Mucin Dynamics in Intestinal Bacterial Infection
AuthorLinden, SK; Florin, THJ; McGuckin, MA
Source TitlePLoS One
PublisherPUBLIC LIBRARY SCIENCE
University of Melbourne Author/sMcGuckin, Michael
AffiliationMedicine Dentistry & Health Sciences
Document TypeJournal Article
CitationsLinden, S. K., Florin, T. H. J. & McGuckin, M. A. (2008). Mucin Dynamics in Intestinal Bacterial Infection. PLOS ONE, 3 (12), https://doi.org/10.1371/journal.pone.0003952.
Access StatusOpen Access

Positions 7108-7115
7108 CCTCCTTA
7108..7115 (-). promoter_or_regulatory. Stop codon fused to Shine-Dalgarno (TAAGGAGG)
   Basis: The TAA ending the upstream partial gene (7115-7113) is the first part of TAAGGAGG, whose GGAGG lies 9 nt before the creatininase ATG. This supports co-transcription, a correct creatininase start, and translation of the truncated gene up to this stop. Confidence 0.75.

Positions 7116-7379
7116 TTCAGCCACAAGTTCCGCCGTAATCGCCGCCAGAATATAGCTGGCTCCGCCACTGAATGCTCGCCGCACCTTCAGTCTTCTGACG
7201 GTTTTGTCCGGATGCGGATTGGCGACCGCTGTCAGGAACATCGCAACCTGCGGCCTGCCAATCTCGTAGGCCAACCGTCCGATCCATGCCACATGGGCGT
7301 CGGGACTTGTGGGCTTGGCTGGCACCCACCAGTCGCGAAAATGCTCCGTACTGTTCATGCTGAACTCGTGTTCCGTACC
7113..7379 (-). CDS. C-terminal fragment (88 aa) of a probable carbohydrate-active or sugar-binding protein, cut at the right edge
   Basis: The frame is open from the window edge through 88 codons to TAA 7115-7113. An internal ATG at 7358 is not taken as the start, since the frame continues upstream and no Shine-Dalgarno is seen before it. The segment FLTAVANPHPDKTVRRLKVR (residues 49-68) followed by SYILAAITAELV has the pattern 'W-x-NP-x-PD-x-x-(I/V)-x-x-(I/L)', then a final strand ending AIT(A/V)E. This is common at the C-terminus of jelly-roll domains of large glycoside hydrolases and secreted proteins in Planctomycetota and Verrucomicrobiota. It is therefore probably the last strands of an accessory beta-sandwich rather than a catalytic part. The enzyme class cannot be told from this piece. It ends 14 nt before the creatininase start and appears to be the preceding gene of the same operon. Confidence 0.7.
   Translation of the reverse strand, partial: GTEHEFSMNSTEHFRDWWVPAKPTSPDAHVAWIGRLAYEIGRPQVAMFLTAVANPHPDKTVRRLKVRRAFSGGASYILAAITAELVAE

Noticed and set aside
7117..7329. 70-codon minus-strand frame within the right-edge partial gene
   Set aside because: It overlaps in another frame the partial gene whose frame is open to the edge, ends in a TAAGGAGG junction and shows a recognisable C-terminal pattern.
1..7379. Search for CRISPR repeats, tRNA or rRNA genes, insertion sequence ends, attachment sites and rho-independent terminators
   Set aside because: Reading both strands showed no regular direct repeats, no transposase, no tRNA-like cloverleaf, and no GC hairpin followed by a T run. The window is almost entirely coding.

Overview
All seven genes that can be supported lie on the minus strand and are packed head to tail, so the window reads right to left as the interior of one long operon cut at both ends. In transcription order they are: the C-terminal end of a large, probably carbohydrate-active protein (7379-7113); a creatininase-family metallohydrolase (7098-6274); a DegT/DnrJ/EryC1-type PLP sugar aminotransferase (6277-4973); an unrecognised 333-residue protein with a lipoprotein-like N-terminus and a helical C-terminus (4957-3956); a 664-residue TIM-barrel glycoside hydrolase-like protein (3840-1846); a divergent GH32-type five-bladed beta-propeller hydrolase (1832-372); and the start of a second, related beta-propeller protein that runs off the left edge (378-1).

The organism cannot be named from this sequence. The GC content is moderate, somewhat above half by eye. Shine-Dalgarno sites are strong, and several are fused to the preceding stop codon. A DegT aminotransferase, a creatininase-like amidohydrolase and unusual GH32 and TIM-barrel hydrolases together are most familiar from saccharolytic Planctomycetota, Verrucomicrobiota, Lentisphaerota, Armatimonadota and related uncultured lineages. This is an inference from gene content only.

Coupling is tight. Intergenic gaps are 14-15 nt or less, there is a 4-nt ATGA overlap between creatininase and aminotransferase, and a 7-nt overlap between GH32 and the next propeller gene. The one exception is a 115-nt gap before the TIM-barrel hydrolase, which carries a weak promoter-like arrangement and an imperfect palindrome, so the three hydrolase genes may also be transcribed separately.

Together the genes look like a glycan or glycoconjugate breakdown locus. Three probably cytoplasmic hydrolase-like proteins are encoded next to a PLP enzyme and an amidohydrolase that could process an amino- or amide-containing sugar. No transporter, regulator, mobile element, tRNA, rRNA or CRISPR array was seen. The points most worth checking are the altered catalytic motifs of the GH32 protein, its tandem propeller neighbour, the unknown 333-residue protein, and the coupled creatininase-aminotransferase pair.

BACKGROUND: Bacterial gastroenteritis causes morbidity and mortality in humans worldwide. Murine Citrobacter rodentium infection is a model for gastroenteritis caused by the human pathogens enteropathogenic Escherichia coli and enterohaemorrhagic E. coli. Mucin glycoproteins are the main component of the first barrier that bacteria encounter in the intestinal tract. METHODOLOGY/PRINCIPAL FINDINGS: Using Immunohistochemistry, we investigated intestinal expression of mucins (Alcian blue/PAS, Muc1, Muc2, Muc4, Muc5AC, Muc13 and Muc3/17) in healthy and C. rodentium infected mice. The majority of the C. rodentium infected mice developed systemic infection and colitis in the mid and distal colon by day 12. C. rodentium bound to the major secreted mucin, Muc2, in vitro, and high numbers of bacteria were found in secreted MUC2 in infected animals in vivo, indicating that mucins may limit bacterial access to the epithelial surface. In the small intestine, caecum and proximal colon, the mucin expression was similar in infected and non-infected animals. In the distal colonic epithelium, all secreted and cell surface mucins decreased with the exception of the Muc1 cell surface mucin which increased after infection (p<0.05). Similarly, during human infection Salmonella St Paul, Campylobacter jejuni and Clostridium difficile induced MUC1 in the colon. CONCLUSION: Major changes in both the cell-surface and secreted mucins occur in response to intestinal infection.
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